“It’s my first year wearing the Roman collar, and wearing it in public is great because when people see me, they expect a representative of Christ,” he said. “It makes evangelization way easier in my opinion, because for laypeople, and myself before I wore the collar, it was like, ‘Do I bring Jesus up? Do I try to evangelize here, or do I just kind of blend in?’ But with the collar, everyone assumes that I do represent Christ, so it’s much easier for me to bring Him up and try to elevate the conversation beyond the normal, regular chit-chat. That’s what I love about it.”
At the concession stand, Niesen spent the day taking orders and chatting with people at the window. “I talked to a few people just about where the proceeds are going. It was very simple — we’re just talking about how this is a seminarian funding event,” he said. “They did say they were happy to help.”
Niesen feels especially drawn to ministering to families, he said, so having the chance to spend time at the farm was “the most energizing thing.”
“When I see parents with kids, it’s just something that makes me excited to foster that strong family relationship,” he said. “So today, I’m just giving them food. And I guess I’m just facilitating a family meal, which is more than I could usually ask for! A family meal is a sacred thing for young families.”
Also taking orders was Andrew Belarde, a seminarian from St. Theodore Parish in Flint Hill.
“I always love meeting new people, so being able to just work the cash register today has been a really great experience,” he said. “It’s an opportunity to let the light of Christ radiate through me, and I’m really grateful for that.”
He had positive conversations with a few people about his time in seminary, he said. Being out in the community this way was an opportunity to evangelize “just through our ability to reflect the joy of Christ,” he said. People can see that they are seminarians and observe them “just making food and having a really great time doing it and finding joy in the little things. Being able to reflect that joy to others I think is a really great example, in this world that needs a lot more joy.”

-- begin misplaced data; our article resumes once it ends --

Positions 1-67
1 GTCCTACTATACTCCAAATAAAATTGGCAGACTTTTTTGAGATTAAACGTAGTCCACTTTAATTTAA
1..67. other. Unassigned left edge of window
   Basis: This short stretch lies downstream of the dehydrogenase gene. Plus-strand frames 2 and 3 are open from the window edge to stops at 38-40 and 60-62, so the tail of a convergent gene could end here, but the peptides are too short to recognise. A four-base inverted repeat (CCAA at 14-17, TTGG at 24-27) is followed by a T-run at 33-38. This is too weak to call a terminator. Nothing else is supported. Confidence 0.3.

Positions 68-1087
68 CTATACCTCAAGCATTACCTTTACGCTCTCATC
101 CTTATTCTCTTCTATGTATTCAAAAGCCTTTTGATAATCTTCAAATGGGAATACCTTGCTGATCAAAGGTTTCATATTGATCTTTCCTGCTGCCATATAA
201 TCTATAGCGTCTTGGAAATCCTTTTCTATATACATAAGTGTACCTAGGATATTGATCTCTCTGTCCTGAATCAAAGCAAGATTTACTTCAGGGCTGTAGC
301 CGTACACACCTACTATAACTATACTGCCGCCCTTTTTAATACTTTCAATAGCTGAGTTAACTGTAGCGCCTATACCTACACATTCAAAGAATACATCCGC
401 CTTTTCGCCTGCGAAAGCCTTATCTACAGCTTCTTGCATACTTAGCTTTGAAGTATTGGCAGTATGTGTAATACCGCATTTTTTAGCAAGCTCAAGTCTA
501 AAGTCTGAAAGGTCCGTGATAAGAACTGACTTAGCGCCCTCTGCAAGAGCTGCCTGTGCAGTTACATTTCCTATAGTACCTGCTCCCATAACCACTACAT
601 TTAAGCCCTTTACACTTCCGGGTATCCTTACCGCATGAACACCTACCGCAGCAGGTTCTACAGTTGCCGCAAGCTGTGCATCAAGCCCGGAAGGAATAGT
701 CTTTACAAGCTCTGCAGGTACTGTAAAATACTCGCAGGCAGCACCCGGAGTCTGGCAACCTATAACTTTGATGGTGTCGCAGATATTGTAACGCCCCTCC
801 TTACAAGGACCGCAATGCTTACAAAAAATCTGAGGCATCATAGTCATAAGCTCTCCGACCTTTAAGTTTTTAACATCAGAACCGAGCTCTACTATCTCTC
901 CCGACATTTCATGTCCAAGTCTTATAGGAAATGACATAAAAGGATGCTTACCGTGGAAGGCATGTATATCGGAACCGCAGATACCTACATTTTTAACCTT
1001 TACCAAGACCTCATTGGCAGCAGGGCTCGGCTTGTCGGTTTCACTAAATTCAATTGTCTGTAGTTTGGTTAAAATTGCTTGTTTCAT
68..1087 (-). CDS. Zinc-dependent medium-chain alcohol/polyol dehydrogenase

Bloomsdale Fun Farm owners Robert and Carla Fischer, parishioners at Sts. Philip and James in River aux Vases, were happy to have the seminarians spending the day at the concession stand.
“They’re called to serve, and we’re called to make sure they get the money to serve,” Robert said.
“In Ste. Gen County, it feels good when you have a local guy (in seminary),” Carla said. “We’re blessed to have them here, and to help the Knights, who want to help other people. And there’s no better way than to help the people who are going to serve God and us, that allow us to have our faith and to keep the ball rolling.”
Kate Meyer, a parishioner at Our Lady Help of Christians in Weingarten and learning consultant at Valle Catholic Schools in Ste. Genevieve, volunteered behind-the-scenes in the concession stand with the seminarians. “If these kids were in my classes, they would be the kids that would keep the class going. They’d be answering the questions or making suggestions; they’re the ones who are engaged. So it’s been a lot of fun today,” she said.
“Because we’re low on young men going into the seminary, it’s good for people just to see them, that they’re normal young people,” she said. “Just that presence is so nice.”
>> Vocations Breakfast
The Bloomsdale Knights of Columbus hosts an annual vocations breakfast each February to raise money for area parishioners pursuing vocations to the priesthood, permanent diaconate and religious life. To stay up to date, visit the Council’s Facebook page: Facebook.com/bloomsdalekc